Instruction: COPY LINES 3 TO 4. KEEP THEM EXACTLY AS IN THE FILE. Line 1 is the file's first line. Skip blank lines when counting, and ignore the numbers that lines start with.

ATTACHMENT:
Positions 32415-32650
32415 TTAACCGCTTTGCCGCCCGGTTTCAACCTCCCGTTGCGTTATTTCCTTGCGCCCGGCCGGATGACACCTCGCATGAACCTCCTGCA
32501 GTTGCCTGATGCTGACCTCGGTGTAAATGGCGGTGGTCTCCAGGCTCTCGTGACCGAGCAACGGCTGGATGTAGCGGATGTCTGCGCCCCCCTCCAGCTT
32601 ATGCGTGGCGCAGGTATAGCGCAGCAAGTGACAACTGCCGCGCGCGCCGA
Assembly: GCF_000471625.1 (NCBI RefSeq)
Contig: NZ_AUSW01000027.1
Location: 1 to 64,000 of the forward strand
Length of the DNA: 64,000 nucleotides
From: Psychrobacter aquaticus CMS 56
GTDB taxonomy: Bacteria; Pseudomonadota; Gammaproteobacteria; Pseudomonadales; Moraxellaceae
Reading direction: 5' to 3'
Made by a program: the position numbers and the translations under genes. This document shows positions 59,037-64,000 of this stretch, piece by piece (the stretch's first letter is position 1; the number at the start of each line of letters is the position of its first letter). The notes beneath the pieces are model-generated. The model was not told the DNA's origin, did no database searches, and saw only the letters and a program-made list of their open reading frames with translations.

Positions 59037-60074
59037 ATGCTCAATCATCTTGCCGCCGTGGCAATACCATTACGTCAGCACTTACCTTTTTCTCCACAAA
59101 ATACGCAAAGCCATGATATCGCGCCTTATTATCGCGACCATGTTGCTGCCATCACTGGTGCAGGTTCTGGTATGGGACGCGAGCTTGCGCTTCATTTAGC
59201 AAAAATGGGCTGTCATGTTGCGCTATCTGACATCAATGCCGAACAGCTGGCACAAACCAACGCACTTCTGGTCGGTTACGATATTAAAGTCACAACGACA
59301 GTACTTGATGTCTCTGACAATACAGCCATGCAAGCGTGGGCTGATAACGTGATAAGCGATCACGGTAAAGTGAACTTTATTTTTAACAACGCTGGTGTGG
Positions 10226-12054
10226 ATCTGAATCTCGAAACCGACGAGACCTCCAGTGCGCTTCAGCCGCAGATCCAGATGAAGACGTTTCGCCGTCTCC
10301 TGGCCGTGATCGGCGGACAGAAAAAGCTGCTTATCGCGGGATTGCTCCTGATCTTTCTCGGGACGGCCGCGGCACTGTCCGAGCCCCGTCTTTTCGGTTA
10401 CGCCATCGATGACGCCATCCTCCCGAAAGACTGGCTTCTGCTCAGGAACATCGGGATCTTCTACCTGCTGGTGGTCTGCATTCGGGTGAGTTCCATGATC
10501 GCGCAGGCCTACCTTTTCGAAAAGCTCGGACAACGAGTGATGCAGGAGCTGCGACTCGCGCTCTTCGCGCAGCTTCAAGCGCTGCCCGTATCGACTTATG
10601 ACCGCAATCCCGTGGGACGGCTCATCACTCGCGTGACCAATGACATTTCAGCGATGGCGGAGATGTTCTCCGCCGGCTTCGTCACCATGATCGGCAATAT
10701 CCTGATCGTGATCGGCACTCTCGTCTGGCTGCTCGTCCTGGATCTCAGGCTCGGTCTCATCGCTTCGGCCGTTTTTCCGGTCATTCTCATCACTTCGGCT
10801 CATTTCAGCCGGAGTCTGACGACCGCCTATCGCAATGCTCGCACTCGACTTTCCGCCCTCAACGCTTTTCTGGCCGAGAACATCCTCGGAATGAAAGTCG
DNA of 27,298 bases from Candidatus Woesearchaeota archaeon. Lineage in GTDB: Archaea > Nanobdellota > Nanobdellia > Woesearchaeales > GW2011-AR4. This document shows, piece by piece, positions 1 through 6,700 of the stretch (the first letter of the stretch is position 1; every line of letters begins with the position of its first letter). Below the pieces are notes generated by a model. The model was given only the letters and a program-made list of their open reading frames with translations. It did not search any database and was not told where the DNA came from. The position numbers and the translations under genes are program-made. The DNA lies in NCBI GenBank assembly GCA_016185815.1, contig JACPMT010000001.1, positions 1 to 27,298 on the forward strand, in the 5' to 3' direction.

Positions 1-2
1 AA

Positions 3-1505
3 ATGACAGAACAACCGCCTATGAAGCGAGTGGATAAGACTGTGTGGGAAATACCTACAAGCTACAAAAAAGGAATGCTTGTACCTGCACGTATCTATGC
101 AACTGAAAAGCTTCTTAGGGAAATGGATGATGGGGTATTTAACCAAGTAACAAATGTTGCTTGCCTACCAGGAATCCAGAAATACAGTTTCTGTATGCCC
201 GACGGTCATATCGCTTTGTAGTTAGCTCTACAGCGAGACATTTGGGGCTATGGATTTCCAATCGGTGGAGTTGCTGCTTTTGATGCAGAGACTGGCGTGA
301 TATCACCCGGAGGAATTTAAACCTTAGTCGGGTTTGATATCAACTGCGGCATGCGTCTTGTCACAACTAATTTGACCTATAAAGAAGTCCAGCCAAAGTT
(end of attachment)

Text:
32501 GTTGCCTGATGCTGACCTCGGTGTAAATGGCGGTGGTCTCCAGGCTCTCGTGACCGAGCAACGGCTGGATGTAGCGGATGTCTGCGCCCCCCTCCAGCTT
32601 ATGCGTGGCGCAGGTATAGCGCAGCAAGTGACAACTGCCGCGCGCGCCGA